September 11 and Childhood Cancers

By Troy Rosasco

September 11 and Childhood CancersChildhood cancers caused by 9/11 are among the most tragic. IN 2001, there were 29 public schools — elementary, intermediate, and high schools — located in the 9/11 Disaster Area. These students, and even preschool-aged children who lived with their families in the Disaster Area, are among the youngest of the 9/11 victims: Those who happened to be in Lower Manhattan on September 11, 2001, and in the months that followed, because they lived or attended school or daycare there. Some recall sitting in class when they saw the dust cloud on 9/11 and the dust in their neighborhood for months afterward. Others were too young to remember the events of that day at all.

Some students were released safely to their parents only to find themselves left to breathe the dust as their parents tried to help them and others. Many of those students and children have been diagnosed with cancer in the many years since the terrorist attacks as a result of exposure to toxic substances from the World Trade Center dust plume.

If you were a student or child in Lower Manhattan during the September 11 attack or lived or went to school in the area and you have been diagnosed with childhood or any other type of cancer, you can receive free lifetime healthcare services and monitoring as well as tax-free compensation for your illness and its impacts on your life through two federally funded programs.

Read on for more information, and then contact a September 11th health and compensation attorney for more information about your legal options.

What Are Childhood Cancers?

According to the WTC Health Program, cancer in children is a condition that makes 9/11 survivors eligible to receive health care services and compensation from the federal government. Childhood cancers are described as any type of cancer diagnosed in a person younger than 20 years old.

The Most Common Types of Childhood Cancers

9/11 and Childhood CancersAccording to the National Cancer Society, several cancers are commonly diagnosed in children, but they are different than the most common cancers diagnosed in adults.

Common childhood cancers caused by the 9/11 dust include:

Leukemia. Cancers of the bone marrow or blood, known as leukemia, are the most common form of cancer to occur in children, accounting for 28 percent of all cancers diagnosed in children. This type of cancer begins in the bone marrow, where new red blood cells are made. As the cancerous cells begin to grow and multiply, they crowd out the normal cells, which causes a shortage of red blood cells, white blood cells, and platelets. This shortage is not only detectable through blood tests, but also produces certain symptoms.

The symptoms of a shortage of red blood cells, which is a condition known as anemia, include:

  • Fatigue
  • Feeling weak
  • Feeling cold
  • Dizziness or light-headedness
  • Pale skin
  • Shortness of breath

A shortage of white blood cells, which help the body fight off germs, produces symptoms such as:

  • Increased infections, including infections that recur or that, will not go away
  • Fever, which is generally the first sign of an infection but can occur in a child with leukemia even without infection

Platelets are the component in the blood that generally helps a person stop bleeding.

Symptoms of low platelet counts include:

  • Easy bruising and bleeding
  • Nosebleeds that occur frequently or are severe
  • Bleeding from the gums

Brain and spinal cord tumors. Slightly over one-quarter of all childhood cancer diagnoses are for brain and spinal cord tumors, making that the second most common form of childhood cancer. There are several different types of brain and spinal cord tumors, and the symptoms that an individual with these types of cancers will experience depends largely on where in the brain or spinal cord the tumor appears.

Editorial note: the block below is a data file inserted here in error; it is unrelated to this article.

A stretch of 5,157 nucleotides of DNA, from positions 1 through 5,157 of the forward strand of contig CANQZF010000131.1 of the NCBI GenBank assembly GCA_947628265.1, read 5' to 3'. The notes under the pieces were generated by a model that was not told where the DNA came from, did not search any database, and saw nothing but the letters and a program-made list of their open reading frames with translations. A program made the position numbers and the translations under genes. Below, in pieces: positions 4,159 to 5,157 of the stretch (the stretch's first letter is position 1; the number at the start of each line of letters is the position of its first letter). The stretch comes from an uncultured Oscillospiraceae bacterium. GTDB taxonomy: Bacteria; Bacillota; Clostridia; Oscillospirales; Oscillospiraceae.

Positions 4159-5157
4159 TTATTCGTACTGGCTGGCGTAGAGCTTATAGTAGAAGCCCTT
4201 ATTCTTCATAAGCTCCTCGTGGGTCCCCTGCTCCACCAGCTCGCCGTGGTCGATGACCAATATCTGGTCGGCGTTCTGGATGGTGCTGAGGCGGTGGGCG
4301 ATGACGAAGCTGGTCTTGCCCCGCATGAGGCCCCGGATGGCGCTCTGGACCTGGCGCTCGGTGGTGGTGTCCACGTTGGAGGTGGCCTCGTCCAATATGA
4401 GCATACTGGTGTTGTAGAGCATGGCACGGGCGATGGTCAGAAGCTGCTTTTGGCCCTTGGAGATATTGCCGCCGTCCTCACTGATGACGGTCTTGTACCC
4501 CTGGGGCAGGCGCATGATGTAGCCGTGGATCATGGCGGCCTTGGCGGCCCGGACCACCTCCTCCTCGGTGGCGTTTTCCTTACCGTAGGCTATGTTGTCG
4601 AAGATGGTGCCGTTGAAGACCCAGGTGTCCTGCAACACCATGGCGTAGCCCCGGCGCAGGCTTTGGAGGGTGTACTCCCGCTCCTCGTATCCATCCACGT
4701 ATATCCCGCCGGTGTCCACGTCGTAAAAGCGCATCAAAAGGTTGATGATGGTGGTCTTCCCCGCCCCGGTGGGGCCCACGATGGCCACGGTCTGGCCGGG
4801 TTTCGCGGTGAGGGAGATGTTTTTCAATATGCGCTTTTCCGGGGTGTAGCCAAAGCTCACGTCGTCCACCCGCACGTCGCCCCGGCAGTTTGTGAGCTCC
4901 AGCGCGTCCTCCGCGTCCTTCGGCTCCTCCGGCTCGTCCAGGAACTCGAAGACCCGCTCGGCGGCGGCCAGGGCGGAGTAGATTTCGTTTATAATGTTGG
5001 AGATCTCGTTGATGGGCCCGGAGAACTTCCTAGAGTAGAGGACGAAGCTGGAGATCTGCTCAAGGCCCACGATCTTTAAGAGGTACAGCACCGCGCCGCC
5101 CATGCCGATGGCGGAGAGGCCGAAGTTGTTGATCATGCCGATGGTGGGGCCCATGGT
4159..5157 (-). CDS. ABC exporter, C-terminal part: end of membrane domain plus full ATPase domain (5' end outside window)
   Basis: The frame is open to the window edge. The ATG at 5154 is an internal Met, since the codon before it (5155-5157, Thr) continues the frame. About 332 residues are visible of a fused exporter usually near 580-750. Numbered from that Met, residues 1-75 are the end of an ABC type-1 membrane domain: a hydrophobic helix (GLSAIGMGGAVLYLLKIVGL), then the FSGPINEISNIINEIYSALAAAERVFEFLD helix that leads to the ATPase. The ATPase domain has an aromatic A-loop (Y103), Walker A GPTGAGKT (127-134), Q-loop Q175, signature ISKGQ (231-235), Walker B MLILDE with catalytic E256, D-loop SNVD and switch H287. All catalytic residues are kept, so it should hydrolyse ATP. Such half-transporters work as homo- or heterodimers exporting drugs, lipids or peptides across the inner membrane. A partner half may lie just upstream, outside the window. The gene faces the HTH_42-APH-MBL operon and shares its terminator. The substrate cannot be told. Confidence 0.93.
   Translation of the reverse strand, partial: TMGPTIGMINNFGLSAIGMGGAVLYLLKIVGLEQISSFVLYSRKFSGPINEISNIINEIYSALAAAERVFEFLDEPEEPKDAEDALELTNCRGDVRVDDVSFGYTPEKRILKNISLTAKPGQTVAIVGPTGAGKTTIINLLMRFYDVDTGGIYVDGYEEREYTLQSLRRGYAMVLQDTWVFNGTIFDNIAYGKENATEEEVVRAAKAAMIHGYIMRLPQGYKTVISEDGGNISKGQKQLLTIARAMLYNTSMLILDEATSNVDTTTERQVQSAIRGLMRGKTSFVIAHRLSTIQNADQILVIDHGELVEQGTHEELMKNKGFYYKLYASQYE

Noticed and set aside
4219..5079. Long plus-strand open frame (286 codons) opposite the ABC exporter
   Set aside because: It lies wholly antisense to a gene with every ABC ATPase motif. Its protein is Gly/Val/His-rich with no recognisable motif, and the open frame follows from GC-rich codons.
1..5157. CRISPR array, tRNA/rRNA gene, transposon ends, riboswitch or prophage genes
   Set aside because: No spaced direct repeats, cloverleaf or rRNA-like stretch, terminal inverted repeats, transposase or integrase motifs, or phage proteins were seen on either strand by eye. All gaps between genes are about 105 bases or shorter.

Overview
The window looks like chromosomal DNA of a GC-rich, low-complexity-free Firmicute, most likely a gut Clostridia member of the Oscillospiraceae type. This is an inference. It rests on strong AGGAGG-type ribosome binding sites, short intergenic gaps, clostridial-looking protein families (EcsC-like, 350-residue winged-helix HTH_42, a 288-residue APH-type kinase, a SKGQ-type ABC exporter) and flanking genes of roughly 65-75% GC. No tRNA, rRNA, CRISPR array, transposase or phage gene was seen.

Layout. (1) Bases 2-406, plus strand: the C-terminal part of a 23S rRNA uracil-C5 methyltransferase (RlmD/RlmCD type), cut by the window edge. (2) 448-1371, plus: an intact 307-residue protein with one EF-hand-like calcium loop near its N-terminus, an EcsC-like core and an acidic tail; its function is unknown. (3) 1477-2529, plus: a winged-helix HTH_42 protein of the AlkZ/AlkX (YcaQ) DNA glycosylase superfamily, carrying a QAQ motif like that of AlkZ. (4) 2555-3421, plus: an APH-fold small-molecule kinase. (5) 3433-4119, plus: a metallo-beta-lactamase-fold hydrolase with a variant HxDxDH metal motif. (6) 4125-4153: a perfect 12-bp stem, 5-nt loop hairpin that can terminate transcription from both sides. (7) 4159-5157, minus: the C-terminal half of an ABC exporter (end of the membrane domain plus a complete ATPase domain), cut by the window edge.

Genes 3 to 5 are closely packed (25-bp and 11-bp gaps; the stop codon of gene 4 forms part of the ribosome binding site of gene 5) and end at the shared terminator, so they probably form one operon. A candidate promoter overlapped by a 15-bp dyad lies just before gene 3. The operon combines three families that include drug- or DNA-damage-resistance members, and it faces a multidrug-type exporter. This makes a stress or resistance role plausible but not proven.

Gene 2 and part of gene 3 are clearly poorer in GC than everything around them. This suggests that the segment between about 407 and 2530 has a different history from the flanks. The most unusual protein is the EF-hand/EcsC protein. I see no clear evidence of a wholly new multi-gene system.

Some general symptoms of increased intracranial pressure, which is pressure due to the buildup of cerebrospinal fluid in the brain and is a common indicator of a brain tumor, include:

  • Headaches that get worse over time
  • Nausea or vomiting
  • Crossed eyes or blurred vision
  • Behavioral or personality changes
  • Difficulty with balanced movement
  • Seizures, which are often the first symptom of a brain tumor in a child
  • Fatigue, or even coma
  • Irritability
  • Loss of appetite
  • Developmental delays or a drop in intellectual or physical abilities
  • Increased head size
  • Poor school performance
  • Tumors in parts of the cerebrum—which is the large outer part of the brain that controls sensation and movement—can present symptoms of weakness or numbness in part of the body, often only on one side
  • Tumors in the part of the brain that controls language can cause problems with the ability to form words or to understand spoken language
  • Tumors in the cerebellum—which is the lower, back part of the brain that controls coordinated movement—can result in trouble walking or controlling the limbs

The symptoms of a spinal cord tumor can include:

  • Numbness, weakness, or lack of coordinated movements in the arms and/or legs, generally on both sides of the body
  • Loss of bladder or bowel control

Neuroblastoma. Neuroblastoma is a form of cancer that develops in immature nerve cells found in several areas of the body including the adrenal glands, the abdomen, chest, neck, and near the spine. This type of cancer occurs almost exclusively in children under the age of five, though occasionally it will appear in an older child. While some children are genetically predisposed to this type of cancer, the cause of it is usually unknown. The symptoms of the disease differ according to the area of the body that is affected.

For example, the symptoms of neuroblastoma in the abdomen include:

  • Abdominal pain
  • A mass beneath the skin that is not tender to the touch
  • Diarrhea, constipation, or other changes to bowel habits

Neuroblastoma in the chest will produce symptoms such as:

  • Wheezing
  • Chest pain
  • Drooping of the eyelids, unequal pupil size, and other changes to the eyes